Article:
From “The Three Heads of the Well,” we learn that being polite to heads floating out of magic wells serves one well, while rude behavior is strictly punished.  A curious element of the narrative  is the request made by the floating heads that their hair be combed.

Our next tale, “Three Fairies,” comes from Giambattista Basile’s Il Pentamerone, or Lo cunto de li cunti (“The Tale of Tales), a source used in our previous episode for the story “Penta the Handless.” The tale involves an encounter with fairies living in a fantastic palace hidden deep within a chasm.

Basile’s tales are particularly noteworthy for their extravagant and playful verbiage, illustrated in several lengthy passages read for us by Mrs. Karswell.

In this tale, we learn the value of diplomacy in discussing the hair and scalp conditions of fairies. A second lesson: one must be particularly wary when allowing oneself to be sealed in a barrel.

Perrault
Perrault’s 1697 Tales of Passed Times

Our next story, “The Fairies,” comes from perhaps the most famous collection of fairy tales pre-Grimm, Charles Perrault’s 1697 volume Tales of Passed Times, sometimes subtitled Tales of Mother Goose.  This French story can be found in certain English-language collections under the title “Diamonds and Toads,” referring to what falls from the mouths of its kind and unkind girls respectively — a blessing or curse depending on the girls’ charity toward fairies disguised as mortals.

The Grimms’ story, “Frau Holle” is introduced with a snippet of the “Frau Holle Lied,”  a children’s song describing the grandmotherly (and witch-like) Frau Holle shaking feathers from her featherbed to make the snow in winter, an element from the Grimm story.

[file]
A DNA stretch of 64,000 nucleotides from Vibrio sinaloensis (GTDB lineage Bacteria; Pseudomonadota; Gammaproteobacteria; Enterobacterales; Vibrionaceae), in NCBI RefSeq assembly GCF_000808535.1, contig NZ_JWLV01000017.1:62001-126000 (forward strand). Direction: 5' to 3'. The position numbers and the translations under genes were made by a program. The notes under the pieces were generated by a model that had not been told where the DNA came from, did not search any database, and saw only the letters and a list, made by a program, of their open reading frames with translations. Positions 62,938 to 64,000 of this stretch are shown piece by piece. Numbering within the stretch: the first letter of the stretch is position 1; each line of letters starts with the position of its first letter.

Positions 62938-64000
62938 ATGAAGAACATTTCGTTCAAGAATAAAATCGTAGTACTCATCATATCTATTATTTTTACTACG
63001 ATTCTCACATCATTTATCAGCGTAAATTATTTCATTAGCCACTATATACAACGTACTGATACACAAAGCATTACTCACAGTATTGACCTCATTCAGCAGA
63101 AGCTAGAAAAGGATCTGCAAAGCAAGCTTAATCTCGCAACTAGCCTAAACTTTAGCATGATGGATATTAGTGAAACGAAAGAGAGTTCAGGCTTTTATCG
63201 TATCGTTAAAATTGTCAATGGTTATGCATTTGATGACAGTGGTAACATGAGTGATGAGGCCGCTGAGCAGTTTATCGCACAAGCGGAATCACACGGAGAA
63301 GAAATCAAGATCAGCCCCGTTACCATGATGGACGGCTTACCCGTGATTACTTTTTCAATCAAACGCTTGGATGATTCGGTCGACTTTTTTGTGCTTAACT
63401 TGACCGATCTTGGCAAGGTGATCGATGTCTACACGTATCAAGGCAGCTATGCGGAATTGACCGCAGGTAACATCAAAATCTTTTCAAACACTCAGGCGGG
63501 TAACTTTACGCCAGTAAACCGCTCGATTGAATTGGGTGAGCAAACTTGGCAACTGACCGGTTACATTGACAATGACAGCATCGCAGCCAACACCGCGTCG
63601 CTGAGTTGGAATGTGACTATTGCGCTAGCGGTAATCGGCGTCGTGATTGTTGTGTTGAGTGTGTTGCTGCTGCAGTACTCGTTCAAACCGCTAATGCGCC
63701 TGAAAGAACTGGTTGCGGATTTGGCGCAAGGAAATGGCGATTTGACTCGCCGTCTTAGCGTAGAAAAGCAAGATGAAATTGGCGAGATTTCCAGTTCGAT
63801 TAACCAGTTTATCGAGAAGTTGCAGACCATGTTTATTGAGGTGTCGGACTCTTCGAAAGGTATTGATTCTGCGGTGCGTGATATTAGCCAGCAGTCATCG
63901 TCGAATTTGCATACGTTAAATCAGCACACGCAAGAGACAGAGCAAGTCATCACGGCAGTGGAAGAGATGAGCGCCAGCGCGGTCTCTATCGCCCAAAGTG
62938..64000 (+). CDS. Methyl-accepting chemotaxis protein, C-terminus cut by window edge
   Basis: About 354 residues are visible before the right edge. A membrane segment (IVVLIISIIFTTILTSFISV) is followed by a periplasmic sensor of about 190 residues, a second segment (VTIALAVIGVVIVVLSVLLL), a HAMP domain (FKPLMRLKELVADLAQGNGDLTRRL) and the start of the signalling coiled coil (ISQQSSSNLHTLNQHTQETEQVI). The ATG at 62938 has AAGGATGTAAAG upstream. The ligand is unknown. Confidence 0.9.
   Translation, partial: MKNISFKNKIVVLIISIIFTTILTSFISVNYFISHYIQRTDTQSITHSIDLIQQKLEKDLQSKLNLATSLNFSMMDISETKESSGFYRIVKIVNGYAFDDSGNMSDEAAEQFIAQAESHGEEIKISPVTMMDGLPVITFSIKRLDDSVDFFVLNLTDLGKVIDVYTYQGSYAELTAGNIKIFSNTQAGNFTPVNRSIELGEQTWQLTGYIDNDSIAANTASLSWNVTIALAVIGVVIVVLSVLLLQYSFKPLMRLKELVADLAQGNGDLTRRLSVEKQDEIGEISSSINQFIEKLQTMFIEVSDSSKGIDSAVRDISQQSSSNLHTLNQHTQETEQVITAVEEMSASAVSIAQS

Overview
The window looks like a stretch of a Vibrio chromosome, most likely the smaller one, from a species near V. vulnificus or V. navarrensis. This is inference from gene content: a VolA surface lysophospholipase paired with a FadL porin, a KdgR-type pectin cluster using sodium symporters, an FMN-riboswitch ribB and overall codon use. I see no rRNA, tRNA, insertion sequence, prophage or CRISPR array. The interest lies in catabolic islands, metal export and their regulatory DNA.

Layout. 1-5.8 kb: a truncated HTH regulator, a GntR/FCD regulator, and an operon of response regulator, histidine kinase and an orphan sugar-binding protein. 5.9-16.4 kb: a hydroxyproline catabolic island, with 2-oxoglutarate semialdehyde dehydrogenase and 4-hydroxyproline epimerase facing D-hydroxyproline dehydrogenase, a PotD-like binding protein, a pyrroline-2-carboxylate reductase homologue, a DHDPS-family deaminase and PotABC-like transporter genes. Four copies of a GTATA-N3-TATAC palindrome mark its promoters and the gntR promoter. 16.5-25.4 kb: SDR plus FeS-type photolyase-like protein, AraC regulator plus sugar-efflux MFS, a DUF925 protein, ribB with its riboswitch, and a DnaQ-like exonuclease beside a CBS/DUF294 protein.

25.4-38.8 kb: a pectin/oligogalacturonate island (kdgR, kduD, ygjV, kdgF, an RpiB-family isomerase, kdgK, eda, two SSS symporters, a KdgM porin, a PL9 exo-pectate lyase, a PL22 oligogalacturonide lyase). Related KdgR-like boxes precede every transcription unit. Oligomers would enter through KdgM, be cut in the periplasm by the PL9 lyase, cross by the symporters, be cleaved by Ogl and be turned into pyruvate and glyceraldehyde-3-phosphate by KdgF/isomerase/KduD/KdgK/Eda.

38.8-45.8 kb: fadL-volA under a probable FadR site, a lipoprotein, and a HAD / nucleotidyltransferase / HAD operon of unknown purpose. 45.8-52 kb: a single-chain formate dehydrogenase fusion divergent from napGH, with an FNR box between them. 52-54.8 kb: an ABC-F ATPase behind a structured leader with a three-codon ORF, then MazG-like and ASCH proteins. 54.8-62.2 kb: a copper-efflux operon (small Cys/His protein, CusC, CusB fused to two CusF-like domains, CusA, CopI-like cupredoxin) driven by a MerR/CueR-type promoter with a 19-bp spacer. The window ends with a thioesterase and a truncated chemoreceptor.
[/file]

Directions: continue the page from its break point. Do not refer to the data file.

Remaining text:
As in the Perrault’s “The Fairies” the Kind Sister in “Frau Holle” is sent to fetch water, and ends up not in an enchanted chasm, but falling into an enchanted well, passage to a sort of parallel dimension in which ovens demand their bread be baked, apple trees their fruit be picked, and Frau Holle has all sorts of housework for the heroine to perform.  The girl’s unkind sister, however fails miserably when confronted with identical tasks, and we see both the rewarding and punishing side of Holle, an aspect of the story that relates it loosely to the winter mythology of the Frau Holle/Frau Perchta figure I discuss in other shows and my book as inspiration for the Krampus.

The rewards and punishments doled out in “Frau Holle” are likely borrowed from Basile’s “The Three Fairies,” as you might be able to guess from these depictions:

We introduce our next  iteration of this tale with a clip is from an English-dubbed version of the 1964 Soviet folklore film Morozko (or Father Frost) by pre-eminent Russian fairy-tale director Alexander Rou.  The film weaves its own elaborate story around the bare bones of the classic tale “Father Frost” collected by Alexander Afanasyev in the 1850s. Here, goodness is demonstrated by the Kind Girl’s willingness to endure cold, a particularly Russian virtue.

Illustration of Father Frost from a 1932 volume

Our last story is the most obscure (and gruesome): “Rattle-Rattle-Rattle and Chink-Chink-Chink” from a 1919 collection by Parker Fillmore called Czechoslovak Fairy Tales.  As with several of our stories, a key role is played by an all-knowing housepet who can speak.

We wrap up with a footnote to our first story, “The Three Heads of the Well” and its connection via an Elizabethan play, George Peele’s “The Old Wives’ Tale” to “Willow’s Song” from The Wicker Man (1973), all of which leads us into the bizarre folklore of an aphrodisiac charm known as “cockle bread.”